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this end he embraced every opportunity, both in public and private life, to inculcate, by precept and example, those great principles of moral rectitude, inflexible virtue, purity of motive, and nobleness of action, that alone can permanently preserve a nation. He cast a withering frown upon vice in all its borrowed and alluring forms, and exerted his strongest powers to arrest the bold career of crime and corruption. He was a terror to evil doers, and inspired confidence in those who did well. His administration was prosperous and enlightened, and when he closed his public duties, the bitterness of his political opponents was lost in the admiration of his patriotism, virtue, impartiality, consistency, and candour.
In 1808 he retired from the ponderous weight of public business, that he had so long and honourably borne. He had devoted a long life to the faithful service of his country, and was covered with laurels of imperishable fame. He stood approved at the bar of his own conscience, his country, and his God. He had acted well his part, and had contributed largely in raising the American character to a proud elevation among the nations of the earth. Thus highly stood Governor M'KEAN, when he bid a final adieu, a last farewell to the public arena, and retired to the peaceful city of Penn, to breathe his life out sweetly there. He outlived all the animosities that a faithful minister of the laws unavoidably creates for a time, and on the 24th of June, 1817, at his residence in Philadelphia, resigned his spirit to Him who gave it, and entered upon the untried scenes of a boundless eternity, to reap the rich reward of a life well spent.
His private character was beyond reproach, unsullied as the virgin sheet. His person was tall and erect, his countenance bold, intelligent, and commanding; his manners urbane, gentlemanly, and affable; his feelings noble, generous, and humane; and his conduct open, frank, and republican. He never shrunk from what he deemed duty, and was always actuated by a desire to promote the interest of the human family and the general good of mankind. He was a refined philanthropist, an acute philosopher, an enlightened statesman, an impartial judge, an able magistrate, and a truly great and good man.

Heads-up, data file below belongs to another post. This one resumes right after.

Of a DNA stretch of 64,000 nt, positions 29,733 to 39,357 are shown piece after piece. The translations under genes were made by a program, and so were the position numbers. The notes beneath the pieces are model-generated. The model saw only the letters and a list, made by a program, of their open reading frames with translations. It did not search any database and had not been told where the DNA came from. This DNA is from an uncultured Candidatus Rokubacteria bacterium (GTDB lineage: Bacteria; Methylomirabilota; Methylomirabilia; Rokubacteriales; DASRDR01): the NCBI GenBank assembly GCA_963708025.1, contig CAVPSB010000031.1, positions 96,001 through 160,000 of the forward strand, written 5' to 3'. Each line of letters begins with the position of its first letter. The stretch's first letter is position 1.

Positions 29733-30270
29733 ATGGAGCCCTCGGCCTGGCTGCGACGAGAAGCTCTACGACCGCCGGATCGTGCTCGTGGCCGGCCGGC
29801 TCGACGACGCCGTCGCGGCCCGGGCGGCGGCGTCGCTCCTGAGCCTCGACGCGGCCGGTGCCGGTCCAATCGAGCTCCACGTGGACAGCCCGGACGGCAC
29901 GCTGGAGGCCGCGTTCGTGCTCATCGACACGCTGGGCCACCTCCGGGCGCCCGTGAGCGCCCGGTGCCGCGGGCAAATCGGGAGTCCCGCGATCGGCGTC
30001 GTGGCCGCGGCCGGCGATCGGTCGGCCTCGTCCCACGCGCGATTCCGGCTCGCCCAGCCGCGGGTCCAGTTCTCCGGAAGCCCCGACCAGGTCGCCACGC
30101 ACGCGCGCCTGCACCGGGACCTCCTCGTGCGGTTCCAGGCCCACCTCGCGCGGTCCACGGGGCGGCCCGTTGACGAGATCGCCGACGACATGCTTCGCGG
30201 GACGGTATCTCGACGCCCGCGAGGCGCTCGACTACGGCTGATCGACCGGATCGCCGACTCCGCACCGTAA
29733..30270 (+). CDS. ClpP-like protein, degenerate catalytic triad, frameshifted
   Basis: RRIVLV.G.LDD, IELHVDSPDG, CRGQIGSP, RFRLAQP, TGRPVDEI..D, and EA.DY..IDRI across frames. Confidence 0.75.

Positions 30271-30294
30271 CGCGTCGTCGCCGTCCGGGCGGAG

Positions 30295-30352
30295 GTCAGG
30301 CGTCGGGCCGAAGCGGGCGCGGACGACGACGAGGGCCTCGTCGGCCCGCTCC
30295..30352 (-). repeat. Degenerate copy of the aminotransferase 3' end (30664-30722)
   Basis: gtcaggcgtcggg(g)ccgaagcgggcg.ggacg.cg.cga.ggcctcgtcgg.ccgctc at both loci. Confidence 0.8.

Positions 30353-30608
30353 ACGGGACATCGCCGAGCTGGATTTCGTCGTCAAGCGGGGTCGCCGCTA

MEN often engage in transactions and designs, that produce results in direct opposition to those anticipated. Thus, religious persecution scattered the primitive christians into various parts of the earth, and, instead of annihilating the doctrines of the Cross, they were more widely spread and diffused through the world. For the enjoyment of the liberty of conscience, the emigrants to New England left their native homes; for the same reason, the Huguenots of France fled before the withering blasts of the revolution of the edict of Nantes in 1685, many of them settling in the city of New York. To the persecuted and oppressed, America was represented as a land of rest, and emigrants poured in upon our shores from France, Holland, Germany, England, Ireland, and Scotland; among whom were many eminent for piety, intelligence, and liberal principles. To the latter place, we trace the ancestor of the subject of this brief sketch. The great grandfather of Philip Livingston was an eminent divine in the church of Scotland, and, in 1663, emigrated to Rotterdam, a city of the Netherlands, in South Holland, where he died nine years after. His son Robert emigrated to America, and obtained a grant for the manor along the Hudson river, which is remarkable for the beauty of its location and the richness of its soil.
He had three sons, Philip, the father of the present subject, Robert, grandfather of Chancellor Livingston, and Gilbert, the grandfather of the Rev. Dr. John H. Livingston, who stood high as a scholar and divine. The subject of this memoir was his fourth son, born at Albany, 15th of January, 1716.
Mr. Livingston was among the few, who, in those days, received a college education. After his preparatory studies, he entered Yale College, and graduated in 1737. In common with most of the descendants of that celebrated family, he was blessed with strong native talent, which he improved by an excellent education. With principles firmly based on religion and moral rectitude, he was eminently prepared to commence a career of usefulness. In those days of republican simplicity, graduates from college, instead of riding rough shod over those whose literary advantages were less, believing themselves forever exonerated from the field, the shop, and the counting-house, thought it no disparagement to apply themselves to agricultural, mechanical, and commercial pursuits. Among them, we find Mr. Livingston extensively and successfully engaged in mercantile business, in the city of New York. Reposing full confidence in his integrity, which was then a necessary passport to public favour, his fellow citizens elected him to the office of Alderman in 1754, in which he continued during nine successive years, contributing largely to the peace and prosperity of the city. In 1759, he was a member of the colonial assembly, which had important duties to perform; Great Britain being at war with France, which brought the colonists in contact